ABSTRACT: Different techniques have been developed for reading out microcalorimeter sensor arrays: individual outputs for small arrays, and time-division or frequency-division or code-division multiplexing for large arrays. Typically, raw waveform data are first read out from the arrays using one of these techniques and then stored on computer hard drives for offline optimum filtering, leading not only to requirements for large storage space but also limitations on achievable count rate. Thus, a read-out module that is capable of processing microcalorimeter signals in real time will be highly desirable. We have developed a multichannel digital signal processing electronics that is capable of on-board, real time processing microcalorimeter sensor signals from multiplexed or individual pixel arrays. It is a 3U PXI module consisting of a standardized core processor board and a set of daughter boards. Each daughter board is designed to interface a specific type of microcalorimeter array to the core processor. The combination of the standardized core plus this set of easily designed and modified daughter boards results in a versatile data acquisition module that not only can easily expand to future detector systems, but is also low cost. In this paper, we first present the core processor/daughter board architecture, and then report the performance of an 8-channel daughter board, which digitizes individual pixel outputs at 1 MSPS with 16-bit precision. We will also introduce a time-division multiplexing type daughter board, which takes in time-division multiplexing signals through fiber optic cables and then processes the digital signals to generate energy spectra in real time.

Development of a Real-time Pulse Processing Algorithm for TES-based X-ray Microcalorimeters
Hui Tan, Wolfgang Hennig, William K. Warburton, W. Bertrand Doriese, Caroline A. Kilbourne
IEEE Transactions on Applied Superconductivity, Volume: 21 (2011), pp. 276 – 280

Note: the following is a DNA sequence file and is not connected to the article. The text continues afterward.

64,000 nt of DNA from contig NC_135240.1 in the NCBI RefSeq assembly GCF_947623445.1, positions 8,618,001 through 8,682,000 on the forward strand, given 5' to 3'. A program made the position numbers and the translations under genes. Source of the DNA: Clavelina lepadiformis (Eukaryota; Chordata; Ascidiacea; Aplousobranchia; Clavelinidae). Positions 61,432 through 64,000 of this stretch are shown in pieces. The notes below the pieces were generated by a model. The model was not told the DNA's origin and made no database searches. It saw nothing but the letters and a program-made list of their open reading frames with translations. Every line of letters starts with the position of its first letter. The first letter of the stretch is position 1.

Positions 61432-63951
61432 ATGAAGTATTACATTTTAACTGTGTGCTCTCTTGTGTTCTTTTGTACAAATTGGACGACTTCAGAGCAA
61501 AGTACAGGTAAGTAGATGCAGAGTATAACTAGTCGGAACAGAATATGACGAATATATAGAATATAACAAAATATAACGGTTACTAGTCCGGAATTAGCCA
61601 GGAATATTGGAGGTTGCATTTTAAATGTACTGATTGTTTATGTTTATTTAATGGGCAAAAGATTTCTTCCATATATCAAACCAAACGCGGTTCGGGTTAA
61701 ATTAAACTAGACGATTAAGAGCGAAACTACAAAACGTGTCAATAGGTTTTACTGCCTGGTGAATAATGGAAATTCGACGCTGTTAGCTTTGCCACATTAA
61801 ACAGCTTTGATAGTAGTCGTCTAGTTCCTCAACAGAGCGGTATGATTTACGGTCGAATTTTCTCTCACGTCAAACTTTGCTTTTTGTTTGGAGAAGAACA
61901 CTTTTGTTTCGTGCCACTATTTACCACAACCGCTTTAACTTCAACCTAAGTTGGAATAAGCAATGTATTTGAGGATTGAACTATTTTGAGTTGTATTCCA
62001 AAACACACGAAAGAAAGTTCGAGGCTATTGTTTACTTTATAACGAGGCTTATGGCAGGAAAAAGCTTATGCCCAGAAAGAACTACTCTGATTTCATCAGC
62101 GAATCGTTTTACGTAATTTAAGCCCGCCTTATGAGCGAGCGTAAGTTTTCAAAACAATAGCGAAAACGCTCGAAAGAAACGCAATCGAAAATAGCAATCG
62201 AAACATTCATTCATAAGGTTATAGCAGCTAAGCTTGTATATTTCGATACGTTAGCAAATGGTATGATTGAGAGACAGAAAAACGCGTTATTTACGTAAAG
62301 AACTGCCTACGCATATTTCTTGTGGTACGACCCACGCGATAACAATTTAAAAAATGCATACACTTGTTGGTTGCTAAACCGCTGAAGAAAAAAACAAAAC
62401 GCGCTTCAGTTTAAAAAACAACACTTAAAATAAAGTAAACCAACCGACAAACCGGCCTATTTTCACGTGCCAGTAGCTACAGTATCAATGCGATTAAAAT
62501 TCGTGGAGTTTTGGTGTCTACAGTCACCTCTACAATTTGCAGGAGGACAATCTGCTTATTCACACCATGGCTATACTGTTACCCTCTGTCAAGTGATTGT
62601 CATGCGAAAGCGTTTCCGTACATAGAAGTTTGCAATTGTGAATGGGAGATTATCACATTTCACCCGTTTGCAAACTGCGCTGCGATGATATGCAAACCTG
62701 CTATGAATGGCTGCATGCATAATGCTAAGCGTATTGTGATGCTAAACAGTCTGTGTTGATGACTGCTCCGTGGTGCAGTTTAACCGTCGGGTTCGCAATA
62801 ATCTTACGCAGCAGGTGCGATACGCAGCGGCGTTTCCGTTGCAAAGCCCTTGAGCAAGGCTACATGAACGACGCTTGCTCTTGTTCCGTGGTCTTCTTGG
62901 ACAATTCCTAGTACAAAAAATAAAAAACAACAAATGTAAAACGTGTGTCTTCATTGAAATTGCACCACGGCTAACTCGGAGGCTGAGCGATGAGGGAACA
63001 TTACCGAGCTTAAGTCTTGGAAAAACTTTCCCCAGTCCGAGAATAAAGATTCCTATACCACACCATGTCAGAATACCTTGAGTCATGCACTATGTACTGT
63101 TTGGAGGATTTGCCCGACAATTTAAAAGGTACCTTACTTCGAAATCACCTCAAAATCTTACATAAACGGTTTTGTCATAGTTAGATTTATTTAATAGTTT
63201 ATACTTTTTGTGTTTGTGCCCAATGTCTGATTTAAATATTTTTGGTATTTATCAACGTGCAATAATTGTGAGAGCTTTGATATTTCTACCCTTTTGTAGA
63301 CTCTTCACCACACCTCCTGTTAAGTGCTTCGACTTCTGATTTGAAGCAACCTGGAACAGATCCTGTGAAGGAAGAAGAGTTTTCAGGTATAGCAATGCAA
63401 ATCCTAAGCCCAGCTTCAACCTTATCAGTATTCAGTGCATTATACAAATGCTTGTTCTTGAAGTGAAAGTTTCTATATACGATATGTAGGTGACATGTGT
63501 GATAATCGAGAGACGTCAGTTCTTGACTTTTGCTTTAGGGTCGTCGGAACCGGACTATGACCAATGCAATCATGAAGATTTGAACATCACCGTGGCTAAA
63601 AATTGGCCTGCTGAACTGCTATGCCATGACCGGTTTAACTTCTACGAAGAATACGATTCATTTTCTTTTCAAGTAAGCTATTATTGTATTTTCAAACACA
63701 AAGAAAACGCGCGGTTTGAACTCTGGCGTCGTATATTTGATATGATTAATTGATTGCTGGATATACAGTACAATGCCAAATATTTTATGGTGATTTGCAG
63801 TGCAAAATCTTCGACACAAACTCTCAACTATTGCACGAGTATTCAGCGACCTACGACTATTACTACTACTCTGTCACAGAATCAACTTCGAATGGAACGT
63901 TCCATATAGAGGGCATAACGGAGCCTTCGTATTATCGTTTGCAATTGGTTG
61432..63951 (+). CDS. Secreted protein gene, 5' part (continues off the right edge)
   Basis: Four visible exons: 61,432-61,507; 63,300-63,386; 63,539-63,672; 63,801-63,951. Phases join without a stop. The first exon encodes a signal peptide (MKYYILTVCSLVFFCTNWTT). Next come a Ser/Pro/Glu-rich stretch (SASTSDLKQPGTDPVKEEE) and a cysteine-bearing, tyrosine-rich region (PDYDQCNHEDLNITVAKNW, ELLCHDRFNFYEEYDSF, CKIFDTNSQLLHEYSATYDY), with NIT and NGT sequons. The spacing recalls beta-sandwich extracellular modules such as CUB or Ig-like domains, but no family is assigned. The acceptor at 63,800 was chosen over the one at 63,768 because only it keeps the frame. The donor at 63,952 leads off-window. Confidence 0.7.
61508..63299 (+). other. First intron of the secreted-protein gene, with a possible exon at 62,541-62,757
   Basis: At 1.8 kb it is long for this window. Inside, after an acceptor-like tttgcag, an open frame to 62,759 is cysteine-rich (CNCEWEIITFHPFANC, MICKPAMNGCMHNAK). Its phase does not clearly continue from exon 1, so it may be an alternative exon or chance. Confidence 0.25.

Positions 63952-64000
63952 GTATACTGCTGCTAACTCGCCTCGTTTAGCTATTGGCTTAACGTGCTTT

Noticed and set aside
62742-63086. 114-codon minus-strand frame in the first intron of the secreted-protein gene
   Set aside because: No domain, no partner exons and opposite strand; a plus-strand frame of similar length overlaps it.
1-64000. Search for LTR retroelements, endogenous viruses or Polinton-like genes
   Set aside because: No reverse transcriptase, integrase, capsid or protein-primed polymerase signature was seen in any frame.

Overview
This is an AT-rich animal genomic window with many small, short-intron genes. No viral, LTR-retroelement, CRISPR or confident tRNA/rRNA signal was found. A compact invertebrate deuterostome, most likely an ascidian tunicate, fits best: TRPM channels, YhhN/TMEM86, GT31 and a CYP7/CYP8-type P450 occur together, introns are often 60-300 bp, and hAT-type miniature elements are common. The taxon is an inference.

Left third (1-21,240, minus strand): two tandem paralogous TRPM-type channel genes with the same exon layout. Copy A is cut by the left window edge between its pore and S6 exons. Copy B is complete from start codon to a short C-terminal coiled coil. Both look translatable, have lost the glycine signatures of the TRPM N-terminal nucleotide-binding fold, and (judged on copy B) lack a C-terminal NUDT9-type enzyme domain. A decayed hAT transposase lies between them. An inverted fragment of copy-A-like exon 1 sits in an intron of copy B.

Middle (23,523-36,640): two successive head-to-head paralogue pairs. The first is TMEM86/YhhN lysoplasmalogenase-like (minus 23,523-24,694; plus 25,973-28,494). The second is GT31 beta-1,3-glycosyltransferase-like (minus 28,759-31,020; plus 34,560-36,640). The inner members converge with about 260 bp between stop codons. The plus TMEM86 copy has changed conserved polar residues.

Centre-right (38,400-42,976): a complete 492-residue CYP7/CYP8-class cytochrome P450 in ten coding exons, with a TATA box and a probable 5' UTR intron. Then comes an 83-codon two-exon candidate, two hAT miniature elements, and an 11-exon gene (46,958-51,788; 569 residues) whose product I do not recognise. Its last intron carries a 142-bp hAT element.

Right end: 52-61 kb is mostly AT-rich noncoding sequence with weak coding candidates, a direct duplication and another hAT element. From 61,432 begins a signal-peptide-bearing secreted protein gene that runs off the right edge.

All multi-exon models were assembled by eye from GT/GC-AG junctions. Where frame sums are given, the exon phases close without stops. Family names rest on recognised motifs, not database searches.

ABSTRACT: We report here a real-time pulse processing algorithm for superconducting transition-edge sensor (TES) based x-ray microcalorimeters. TES-based microcalorimeters offer ultra-high energy resolutions, but the small volume of each pixel requires that large arrays of identical microcalorimeter pixels be built to achieve sufficient detection efficiency. That in turn requires as much pulse processing as possible must be performed at the front end of readout electronics to avoid transferring large amounts of data to a host computer for post- processing. Therefore, a real-time pulse processing algorithm that not only can be implemented in the readout electronics but also achieve satisfactory energy resolutions is desired. We have developed an algorithm that can be easily implemented in hardware. We then tested the algorithm offline using several data sets acquired with an 8×8 Goddard TES x-ray calorimeter array and 2×16 NIST time-division SQUID multiplexer. We obtained an average energy resolution of close to 3.0 eV at 6 keV for the multiplexed pixels while preserving over 99% of the events in the data sets.

Development of 500 MHz Multi-Channel Readout Electronics for Fast Radiation Detectors
Wolfgang Hennig, Stephen J. Asztalos, Dimitry Breus, Konstantin Sabourov and William K. Warburton
IEEE Nuclear Science Symposium Conference Record (2009) pp.613-615
ABSTRACT: We describe the development of readout electronics for fast radiation detectors that digitize signals at a rate of 500 MHz, process the digital data stream to measure pulse heights, bin the results in on-board MCA spectra, and optionally capture waveforms for pulse shape analysis. The electronics are targeted for applications requiring good energy resolution and precise timing, for example life time measurements on exotic nuclei, timing measurements with fast scintillators such as LaBr3 or BaF2, or pulse shape analysis with liquid scintillators or phoswich detectors. Upgrading the existing XIA Pixie-4 spectrometer design with a 12-bit, 500 MHz analog to digital converter, we built a prototype of a 4-channel electronics module and evaluated its performance in terms of energy resolution, timing resolution, and improvements in pulse shape analysis.

High Rate Pulse Processing Algorithms for Microcalorimeters
Hui Tan, Dimitry Breus, Wolfgang Hennig, Konstantin Sabourov, Jeffrey W. Collins, William K. Warburton, W. Bertrand Doriese, Joel N. Ullom, Minesh K. Bacrania, Andrew S. Hoover, Michael W. Rabin
Nuclear Science Symposium Conference Record, 2008. NSS ’08. IEEE (2008) pp 1130-1133